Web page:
And then there were others – other Jews who had collaborated with the Egyptians during the dark years of slavery. The Torah (Exodus 5:6) refers to theנֹּגְשִׂים , nogsim (slave-drivers or taskmasters) and the שֹׁטְרִים, shotrim (officers or foremen). The Midrash (Bamidbar Rabbah 15:20) explains that the slave-drivers were Egyptians, and the officers were Israelites.

The Rashbam (commentary to Exodus 5:6, following various Midrashic and Talmudic sources) explains that the Egyptian slave-drivers were appointed over the Israelite officers, and the task of the Israelite officers was to enforce the orders of the Egyptian slave-drivers on the masses of Jewish slaves.

The Midrash (Shemot Rabbah 1:28) records that each Egyptian slave-driver was appointed over ten Israelite officers, and each Israelite officer was appointed over ten slaves.

It is temptingly easy to view those Israelite officers as archetypal kapos – Jewish traitors who collaborated with the persecutors to save their own skins.

However, those Israelite officers who were ostensibly collaborating with the Egyptian slave-drivers were actually the best and bravest of all: they physically stood between the Egyptian slave-drivers and the Jewish slaves, protecting their fellow-Jews with their own bodies when necessary.

This is the reason that when Pharaoh increased the Israelites’ workload (Exodus 5:6-9), it was the Israelite officers who were whipped when the ordinary slaves failed to meet the quota (v. 14).

As the Midrash details, Pharaoh “appointed the slave-drivers of the Egyptians over the Israelite officers, and the officers were appointed by the rest of the nation. When [Pharaoh] said to them, ‘You shall no longer give straw to the nation’ (Exodus 5:7), the slave-drivers would come and count the bricks. When they saw that the tally had not been fulfilled,…the [Israelite] officers would be beaten in lieu of the rest of the nation, rather than handing them over to the slave-drivers. They said: better that we be beaten, and the rest of the nation not suffer” (Bamidbar Rabbah 15:20).


“From here you learn”, concludes the Midrash, “that anyone who sacrifices himself on behalf of Israel merits honour and greatness and Divine inspiration”.

Now throughout our history, we have seen Jews who collaborated, or cooperated, or colluded, or worked together, with non-Jewish rulers, including with oppressors. The Hofjude or Hoffaktor was a fixture in Christian Europe for almost as long as Jews were there – the Court Jew who used his wealth and contacts, his influence and business acumen, to finance the Christian kings and bishops, in return for security and protection for the Jews under their jurisdiction.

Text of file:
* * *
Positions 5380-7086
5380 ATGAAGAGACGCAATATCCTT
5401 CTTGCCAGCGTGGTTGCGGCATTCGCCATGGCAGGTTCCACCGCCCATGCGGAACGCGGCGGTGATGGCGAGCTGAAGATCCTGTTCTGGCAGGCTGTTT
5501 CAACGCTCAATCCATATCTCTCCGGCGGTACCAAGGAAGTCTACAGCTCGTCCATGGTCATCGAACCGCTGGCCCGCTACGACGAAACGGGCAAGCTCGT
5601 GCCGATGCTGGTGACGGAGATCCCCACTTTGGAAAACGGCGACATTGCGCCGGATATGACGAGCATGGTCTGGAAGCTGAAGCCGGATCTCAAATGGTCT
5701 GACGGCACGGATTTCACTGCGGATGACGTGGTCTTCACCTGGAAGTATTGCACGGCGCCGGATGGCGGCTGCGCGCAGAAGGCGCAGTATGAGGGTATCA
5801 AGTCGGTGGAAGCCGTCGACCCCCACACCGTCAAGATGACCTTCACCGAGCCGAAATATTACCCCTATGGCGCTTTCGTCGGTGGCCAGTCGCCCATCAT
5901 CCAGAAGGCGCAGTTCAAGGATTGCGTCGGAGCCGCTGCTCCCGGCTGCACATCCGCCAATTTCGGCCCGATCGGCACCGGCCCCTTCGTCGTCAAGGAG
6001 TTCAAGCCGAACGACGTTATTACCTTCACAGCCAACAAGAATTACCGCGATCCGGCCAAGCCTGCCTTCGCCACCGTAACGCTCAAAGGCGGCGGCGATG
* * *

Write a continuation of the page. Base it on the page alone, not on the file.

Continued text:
These Hofjuden were sometimes self-seeking Jews, traitors who sacrificed their fellow-Jews for their own personal gain. And they were often Jewish patriots, genuine benefactors who exploited their position (even when necessary at immense personal risk, often at immense personal cost) to protect entire Jewish communities from the vicissitudes of persecution and expulsion.

The most wrenching examples were the Judenräte – the Jewish councils established by the Nazis y”sh in German-occupied Europe. Even today, three-quarters of a century after, historians are still divided as to whether the Judenräte contributed to the Shoah, or if they made no appreciable difference.

And maybe, at the very least, given the utter powerlessness of the Jews under Nazi occupation, those Judenrät might just have marginally improved the conditions of those Jews in the ghettos awaiting deportation. They might conceivably have managed to increase the daily food rations just enough to save a few Jews from dying of starvation. They might – just might – have raised morale of a few Jews sufficiently to give them the will to survive. And even that minuscule benefit might – just might – have justified limited collaboration with the Nazis.